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Weekly tips, technique and training from IFR.

February 2019

Full Issue (PDF)

Download The Full February 2019 Issue PDFSubscribers Only

You already have a transponder that transmits a dumb and blind signal in response to interrogation from other sources. Well, it’s not entirely “dumb” in that you can enter a four-digit base-eight (no 8s or 9s) code on the instrument and when the transponder responds to an interrogation, it puts that code and even your present altitude (to the nearest 100 feet) onto its outgoing signal. ADS-B Out keeps that but takes it a bit further.

Briefing

Briefing: February 2019

On December 13, Virgin Galactic’s SpaceShip Two, VSS Unity, made its first trip to space, reaching an altitude of 51.4 miles, just above the 50-mile boundary defined by NASA. “Today, for the first time in history, a crewed spaceship, built to carry private passengers, reached Space,” said Virgin Galactic CEO Richard Branson. “We will now push on with the remaining portion of our flight-test program.” The commercial space sector “has great potential,” said FAA acting administrator Dan Elwell after the flight. “The FAA is committed to helping ensure commercial space transportation grows safely.” VSS Unity was lifted to 43,000 feet by the WhiteKnightTwo carrier aircraft, and carried a crew of two pilots, and four NASA experiments.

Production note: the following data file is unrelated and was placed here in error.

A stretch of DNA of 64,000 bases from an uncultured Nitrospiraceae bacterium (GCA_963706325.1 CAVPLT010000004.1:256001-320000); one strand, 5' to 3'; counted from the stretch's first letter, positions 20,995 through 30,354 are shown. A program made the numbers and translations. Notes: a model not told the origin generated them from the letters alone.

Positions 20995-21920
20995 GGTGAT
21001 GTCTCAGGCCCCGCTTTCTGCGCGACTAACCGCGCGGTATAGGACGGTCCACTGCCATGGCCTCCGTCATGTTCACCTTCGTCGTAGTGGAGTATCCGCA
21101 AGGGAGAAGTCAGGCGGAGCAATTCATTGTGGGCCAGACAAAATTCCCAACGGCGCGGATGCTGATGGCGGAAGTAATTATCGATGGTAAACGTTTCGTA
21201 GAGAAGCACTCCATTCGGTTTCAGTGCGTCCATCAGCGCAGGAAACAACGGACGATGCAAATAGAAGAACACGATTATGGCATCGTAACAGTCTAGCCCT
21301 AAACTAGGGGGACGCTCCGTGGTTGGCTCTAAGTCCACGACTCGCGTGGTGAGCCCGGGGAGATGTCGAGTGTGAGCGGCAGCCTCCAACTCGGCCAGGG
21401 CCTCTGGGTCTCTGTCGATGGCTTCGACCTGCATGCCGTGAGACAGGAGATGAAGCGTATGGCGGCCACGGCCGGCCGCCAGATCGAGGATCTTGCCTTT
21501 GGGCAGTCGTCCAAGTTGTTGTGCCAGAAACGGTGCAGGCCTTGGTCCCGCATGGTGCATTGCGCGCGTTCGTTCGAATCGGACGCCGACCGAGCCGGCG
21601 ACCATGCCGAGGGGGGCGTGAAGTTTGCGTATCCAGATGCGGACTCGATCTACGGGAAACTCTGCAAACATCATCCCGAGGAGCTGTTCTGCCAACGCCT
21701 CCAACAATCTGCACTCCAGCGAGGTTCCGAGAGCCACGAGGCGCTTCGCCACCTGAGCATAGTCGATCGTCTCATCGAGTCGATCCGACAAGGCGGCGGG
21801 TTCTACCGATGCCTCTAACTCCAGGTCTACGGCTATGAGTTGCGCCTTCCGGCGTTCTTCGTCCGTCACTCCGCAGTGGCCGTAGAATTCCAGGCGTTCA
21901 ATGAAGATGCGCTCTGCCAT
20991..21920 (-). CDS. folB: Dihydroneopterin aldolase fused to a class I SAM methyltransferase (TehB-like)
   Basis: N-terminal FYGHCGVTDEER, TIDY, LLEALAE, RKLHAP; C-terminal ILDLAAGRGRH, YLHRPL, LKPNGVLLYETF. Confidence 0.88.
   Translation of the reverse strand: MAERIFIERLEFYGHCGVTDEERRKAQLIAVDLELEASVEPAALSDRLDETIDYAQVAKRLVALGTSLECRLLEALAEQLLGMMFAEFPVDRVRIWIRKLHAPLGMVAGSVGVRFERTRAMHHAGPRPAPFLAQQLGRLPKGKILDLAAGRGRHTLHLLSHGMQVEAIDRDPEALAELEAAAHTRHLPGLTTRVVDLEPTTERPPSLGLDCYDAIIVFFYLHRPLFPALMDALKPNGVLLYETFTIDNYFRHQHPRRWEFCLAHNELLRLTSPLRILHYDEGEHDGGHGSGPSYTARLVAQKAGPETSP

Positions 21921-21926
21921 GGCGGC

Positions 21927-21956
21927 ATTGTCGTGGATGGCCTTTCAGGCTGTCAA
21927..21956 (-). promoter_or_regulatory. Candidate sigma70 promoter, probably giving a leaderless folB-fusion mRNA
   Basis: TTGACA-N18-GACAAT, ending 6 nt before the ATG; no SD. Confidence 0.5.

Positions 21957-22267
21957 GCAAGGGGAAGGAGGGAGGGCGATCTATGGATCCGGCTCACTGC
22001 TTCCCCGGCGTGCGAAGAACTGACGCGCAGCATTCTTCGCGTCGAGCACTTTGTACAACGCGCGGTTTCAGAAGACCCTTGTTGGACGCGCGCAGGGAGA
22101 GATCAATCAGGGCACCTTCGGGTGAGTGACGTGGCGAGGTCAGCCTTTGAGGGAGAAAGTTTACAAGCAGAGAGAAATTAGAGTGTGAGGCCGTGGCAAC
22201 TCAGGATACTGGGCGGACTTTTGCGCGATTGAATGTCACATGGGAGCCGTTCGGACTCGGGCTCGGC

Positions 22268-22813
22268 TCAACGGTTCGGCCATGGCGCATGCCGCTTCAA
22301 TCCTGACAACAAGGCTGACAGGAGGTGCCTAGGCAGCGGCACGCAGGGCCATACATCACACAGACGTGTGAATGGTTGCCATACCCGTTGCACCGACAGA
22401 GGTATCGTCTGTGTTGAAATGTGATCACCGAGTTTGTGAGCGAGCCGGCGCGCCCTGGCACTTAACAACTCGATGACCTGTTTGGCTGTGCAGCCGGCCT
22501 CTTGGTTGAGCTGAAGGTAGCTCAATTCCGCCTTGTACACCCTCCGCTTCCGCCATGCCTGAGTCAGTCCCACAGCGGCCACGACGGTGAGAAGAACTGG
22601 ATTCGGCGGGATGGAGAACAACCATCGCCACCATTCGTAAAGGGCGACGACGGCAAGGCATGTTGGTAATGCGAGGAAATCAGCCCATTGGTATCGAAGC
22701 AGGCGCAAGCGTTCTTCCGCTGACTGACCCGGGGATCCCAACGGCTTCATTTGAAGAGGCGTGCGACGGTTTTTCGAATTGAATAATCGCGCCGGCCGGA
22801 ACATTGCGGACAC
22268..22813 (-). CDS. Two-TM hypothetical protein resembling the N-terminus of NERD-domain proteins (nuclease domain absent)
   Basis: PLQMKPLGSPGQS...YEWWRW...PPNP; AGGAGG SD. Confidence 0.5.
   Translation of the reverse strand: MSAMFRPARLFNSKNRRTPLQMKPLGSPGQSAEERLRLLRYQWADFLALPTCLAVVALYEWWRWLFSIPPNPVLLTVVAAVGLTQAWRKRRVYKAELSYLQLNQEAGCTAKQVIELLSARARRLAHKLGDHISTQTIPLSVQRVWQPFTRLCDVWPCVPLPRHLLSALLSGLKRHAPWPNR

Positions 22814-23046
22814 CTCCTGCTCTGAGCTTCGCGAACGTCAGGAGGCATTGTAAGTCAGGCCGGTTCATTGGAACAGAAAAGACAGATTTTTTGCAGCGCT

Features

Weather ObservationsSubscribers Only

The ASOS system was developed in the late 1980s to relieve the expense of maintaining human observers at hundreds of sites, improve consistency of observations, and bring high-quality observations to rural and remote airports. Much like NEXRAD it was a joint product of the FAA, NWS, and DoD, and was fielded at 1000 US airports between 1991 and 2004. Its main components are temperature, dewpoint, and wind sensors, along with new technology like sky condition, present weather, and visibility sensors.

Which One—Ils or LPV?

Some years ago, I was flying with a pilot in his Cessna. He was instrument rated, while I was working on mine. I watched him enjoying the two perfectly centered needles (old-style CDIs) accompanying the six-pack panel while flying to a VOR at 6000 feet. He remarked with a sigh of contentment, “Now this is the way to fly.” It sure was, especially for me, when I was building time in budget-friendly trainers where dual (working) CDIs was a luxury.

Report LeavingSubscribers Only

In the case of the departure, and from a certain perspective, I could call that report a requirement. The respective approach/center controller is required to verify your altitude anyway to make sure it is what they are seeing on their screens, just like the Tower controller is required to make sure you are squawking the right code before they switch you. As you continue your climb, and as annoying as it can be, the verification requests could continue on every new frequency, and certainly with each new facility. While your initial departure and the climb is where you will report leaving an altitude the most, what about when you’re at cruise or even up in the flight levels?